Educational service center hosts career fair at OUS
Event educated 7th graders on job options
Seventh grade may be early in a student’s education, but it’s not too soon to be thinking of options for the future.
The Lawrence County Educational Service Center hosted a Career Fair on Thursday at Ohio University Southern, giving a sampling of jobs available in the region.
“We have seventh graders from all over the county here,” Johnna Lunsford, curriculum supervisor for the ESC, who organized the event, said. “We have 16 career presenters and the students are rotating around to each one.”
In total, six school districts from the county attended the fair, where students heard from presenters in the Main Rotunda including Our Lady of Bellefonte Hospital, Collins Career Technical Center, Ohio Mean Jobs and local businesses like Unger Shoes.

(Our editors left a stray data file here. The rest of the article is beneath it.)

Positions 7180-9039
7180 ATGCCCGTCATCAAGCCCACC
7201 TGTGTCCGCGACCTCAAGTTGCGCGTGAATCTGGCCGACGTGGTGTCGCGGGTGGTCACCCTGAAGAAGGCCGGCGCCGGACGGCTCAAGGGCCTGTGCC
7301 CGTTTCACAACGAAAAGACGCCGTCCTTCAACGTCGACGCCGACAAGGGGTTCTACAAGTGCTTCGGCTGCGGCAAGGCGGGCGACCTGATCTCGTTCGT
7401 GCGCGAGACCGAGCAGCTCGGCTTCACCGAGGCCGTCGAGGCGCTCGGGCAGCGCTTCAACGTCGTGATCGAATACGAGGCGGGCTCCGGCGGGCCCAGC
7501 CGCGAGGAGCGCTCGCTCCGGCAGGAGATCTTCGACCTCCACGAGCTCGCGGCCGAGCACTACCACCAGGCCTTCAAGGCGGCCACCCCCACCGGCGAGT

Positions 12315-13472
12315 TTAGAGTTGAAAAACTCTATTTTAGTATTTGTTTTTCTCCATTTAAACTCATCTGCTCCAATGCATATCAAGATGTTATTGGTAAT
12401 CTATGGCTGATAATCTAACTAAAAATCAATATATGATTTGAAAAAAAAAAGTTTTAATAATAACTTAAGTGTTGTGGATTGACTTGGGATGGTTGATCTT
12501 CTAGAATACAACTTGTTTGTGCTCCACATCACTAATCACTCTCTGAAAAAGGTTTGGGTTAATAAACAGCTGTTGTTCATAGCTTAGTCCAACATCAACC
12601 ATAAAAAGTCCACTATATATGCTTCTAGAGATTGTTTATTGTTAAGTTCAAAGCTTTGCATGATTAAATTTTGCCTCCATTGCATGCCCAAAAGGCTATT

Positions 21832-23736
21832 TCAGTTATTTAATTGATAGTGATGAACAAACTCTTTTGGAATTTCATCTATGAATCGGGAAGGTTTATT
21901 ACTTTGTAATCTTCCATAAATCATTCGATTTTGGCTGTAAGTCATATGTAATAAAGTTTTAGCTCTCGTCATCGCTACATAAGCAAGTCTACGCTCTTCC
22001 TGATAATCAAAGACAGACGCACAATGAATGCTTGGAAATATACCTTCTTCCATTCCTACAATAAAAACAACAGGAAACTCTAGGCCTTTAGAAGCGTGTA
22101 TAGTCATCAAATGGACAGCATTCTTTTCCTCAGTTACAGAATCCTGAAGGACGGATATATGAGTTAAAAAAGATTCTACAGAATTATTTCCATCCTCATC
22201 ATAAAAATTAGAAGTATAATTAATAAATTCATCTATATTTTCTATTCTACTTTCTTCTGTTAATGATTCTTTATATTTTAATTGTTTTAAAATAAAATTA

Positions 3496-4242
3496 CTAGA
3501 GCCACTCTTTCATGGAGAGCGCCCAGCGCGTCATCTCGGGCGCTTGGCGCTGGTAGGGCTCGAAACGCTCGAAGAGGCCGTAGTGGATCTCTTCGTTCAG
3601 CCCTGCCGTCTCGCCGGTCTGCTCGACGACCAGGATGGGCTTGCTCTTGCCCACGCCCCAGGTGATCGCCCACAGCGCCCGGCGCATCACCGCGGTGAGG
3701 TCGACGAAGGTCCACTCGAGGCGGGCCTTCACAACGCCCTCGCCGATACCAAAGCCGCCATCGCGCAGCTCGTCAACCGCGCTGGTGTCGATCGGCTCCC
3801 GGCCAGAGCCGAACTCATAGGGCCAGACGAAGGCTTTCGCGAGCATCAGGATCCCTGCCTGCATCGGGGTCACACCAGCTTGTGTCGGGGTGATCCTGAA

“We’re just here to talk about nursing,” Erica Buckholz, an RN at OLBH, said. She was manning a booth along with a fellow nurse, Sarah Sansom.
Jewel Hackworth was representing the Ironton-Lawrence Family Guidance Program.
“We’re here to talk about social work and working with the community,” she said. “Different types of counseling, such as anger management and drug and alcohol counseling.”
She said they focused on how students could learn anger management and engage in bullying prevention.
Holly Stone, of the career assistance team of CCTC, said she there as part of a countywide program that had representatives from every school district.
“We plan on starting in middle school to get students thinking about jobs,” she said.
She said the program provides information about the work environment and the skills needed.
She said the program has taken middle school students for a campus visit to Shawnee State University, as well as Marathon Oil.
“They looked at all the different jobs available at Marathon,” she said.
She also noted that eighth graders will be visiting CCTC to get a sense of the programs offered at the vocational school.
When the old Ironton-Russell bridge opened on April 21, 1922, Warren G. Harding was the nation’s president, radio was in... read more